HP: Did you think it was okay?
Q: I liked it. I thought it was interesting partly because of the reasons I was just asking you about.
HP: It's a book I'm actually kind of scared about. I mean, I've written about other people before. I featured a guy in another graphic biography that not many people know about called Unsung Hero. That was about a guy I worked with, a black guy that was a decorated Vietnam veteran. It was put out by Dark Horse, but it wasn't well distributed, so nobody knows about it. People are thinking this book is the first time I've featured somebody besides myself, but that's just not true.
Q: If Ego & Hubris isn't such a big departure for you, why are you so worried about it?
HP: I'm kind of concerned about Ego & Hubris because I'm thinking that people will read it and maybe even be entertained by it, but at the end of it, you know, they"ll wonder, "Why did this guy write this? What was the point of it?"
Q: Well, why did you write it?
HP: The reason I wrote it was because this guy, Michael Malice, was similar to me in some respects and way different in others. Normally you meet somebody, you take note of their characteristics, and then after a while you make some kind of judgment on them. You know, they're a good person, they're a bad person. You categorize them. But this guy, although I like him, I haven't been able to categorize him. He constantly surprises me. He's motivated by things that are different than what motivates other people, and he has a pretty different set of values.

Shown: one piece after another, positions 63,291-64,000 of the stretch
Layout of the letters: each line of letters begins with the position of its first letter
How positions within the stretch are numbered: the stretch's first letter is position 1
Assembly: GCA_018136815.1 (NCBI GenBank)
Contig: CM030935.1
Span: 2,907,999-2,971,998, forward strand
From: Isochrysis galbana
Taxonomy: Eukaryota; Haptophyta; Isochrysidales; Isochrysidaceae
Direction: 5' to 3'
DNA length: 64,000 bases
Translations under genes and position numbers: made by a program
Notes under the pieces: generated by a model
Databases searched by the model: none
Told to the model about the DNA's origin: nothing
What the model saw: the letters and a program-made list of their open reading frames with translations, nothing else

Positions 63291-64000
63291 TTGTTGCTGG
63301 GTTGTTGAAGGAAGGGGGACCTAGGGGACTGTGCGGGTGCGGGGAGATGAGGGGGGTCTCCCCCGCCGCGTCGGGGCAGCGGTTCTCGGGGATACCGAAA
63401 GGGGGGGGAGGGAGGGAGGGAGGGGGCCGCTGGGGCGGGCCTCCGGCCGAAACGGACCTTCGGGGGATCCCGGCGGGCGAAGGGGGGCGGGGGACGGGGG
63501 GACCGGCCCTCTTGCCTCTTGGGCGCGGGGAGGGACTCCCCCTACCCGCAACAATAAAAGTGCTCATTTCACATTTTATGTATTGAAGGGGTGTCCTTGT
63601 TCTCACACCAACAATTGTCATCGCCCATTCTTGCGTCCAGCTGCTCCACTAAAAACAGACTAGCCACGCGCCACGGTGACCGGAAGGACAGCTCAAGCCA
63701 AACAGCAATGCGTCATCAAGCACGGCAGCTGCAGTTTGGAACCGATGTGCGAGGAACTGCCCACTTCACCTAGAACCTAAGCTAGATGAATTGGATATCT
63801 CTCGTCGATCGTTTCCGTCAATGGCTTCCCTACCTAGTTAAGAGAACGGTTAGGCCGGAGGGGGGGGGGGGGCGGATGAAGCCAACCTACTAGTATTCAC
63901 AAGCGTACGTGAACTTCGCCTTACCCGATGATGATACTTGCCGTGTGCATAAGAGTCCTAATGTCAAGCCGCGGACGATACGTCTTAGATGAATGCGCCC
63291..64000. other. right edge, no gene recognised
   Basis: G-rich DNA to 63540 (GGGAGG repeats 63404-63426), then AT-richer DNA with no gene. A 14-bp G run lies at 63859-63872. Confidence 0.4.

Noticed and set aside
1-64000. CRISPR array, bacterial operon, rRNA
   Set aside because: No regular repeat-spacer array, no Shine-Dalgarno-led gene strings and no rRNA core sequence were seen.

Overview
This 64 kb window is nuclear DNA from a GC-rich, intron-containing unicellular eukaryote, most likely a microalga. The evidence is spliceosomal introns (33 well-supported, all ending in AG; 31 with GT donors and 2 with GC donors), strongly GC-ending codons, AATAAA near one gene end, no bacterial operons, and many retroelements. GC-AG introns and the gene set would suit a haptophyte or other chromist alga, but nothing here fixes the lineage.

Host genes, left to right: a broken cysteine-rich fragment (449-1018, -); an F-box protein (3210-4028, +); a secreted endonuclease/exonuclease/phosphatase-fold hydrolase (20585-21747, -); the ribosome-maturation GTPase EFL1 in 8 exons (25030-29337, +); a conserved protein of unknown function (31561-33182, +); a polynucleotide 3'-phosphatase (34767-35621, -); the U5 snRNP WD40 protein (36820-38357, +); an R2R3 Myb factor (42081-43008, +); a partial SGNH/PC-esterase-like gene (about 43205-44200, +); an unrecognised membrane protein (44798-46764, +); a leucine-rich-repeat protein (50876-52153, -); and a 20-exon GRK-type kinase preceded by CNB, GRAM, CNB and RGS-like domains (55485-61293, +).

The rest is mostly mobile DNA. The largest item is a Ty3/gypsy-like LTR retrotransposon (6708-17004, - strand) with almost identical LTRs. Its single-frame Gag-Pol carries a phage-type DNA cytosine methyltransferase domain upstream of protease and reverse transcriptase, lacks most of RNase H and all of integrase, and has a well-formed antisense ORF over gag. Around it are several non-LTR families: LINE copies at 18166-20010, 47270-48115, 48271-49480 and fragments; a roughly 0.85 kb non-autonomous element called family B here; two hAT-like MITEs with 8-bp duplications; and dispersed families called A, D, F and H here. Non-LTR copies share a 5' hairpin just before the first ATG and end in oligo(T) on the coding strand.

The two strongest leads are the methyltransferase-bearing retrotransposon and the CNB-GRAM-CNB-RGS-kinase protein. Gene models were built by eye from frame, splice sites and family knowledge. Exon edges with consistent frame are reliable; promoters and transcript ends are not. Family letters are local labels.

Q: How did you meet, and how did you collaborate?
HP: We met because of a book that Michael was working on at the time. He was writing a book about a band, Rubber Rodeo, and one of the members of the band was a guy who had done some animation on the American Splendor movie. So they knew each other, and they got to talking about me, and Michael said he would like to meet me. So a meeting was set up, and I met him. After I met him, I couldn't quite get where he was coming from. It was a real puzzle.
Q: There's that story in American Splendor about the New York blackout in 2003 and his efforts to save his tropical fish.
HP: That was the first story I did about him. A lot of people who read that story got the impression that he was a sweet, kind guy who was really concerned about the well-being of his fish. But in the story, he rejects that interpretation. He says something like, "I don't like my fish like they're people, I like them like pets, like objects." They were valuable objects to him. Or at least that's what he wanted me to believe. He wanted me to have the impression that he didn't have any kind of emotional involvement with them.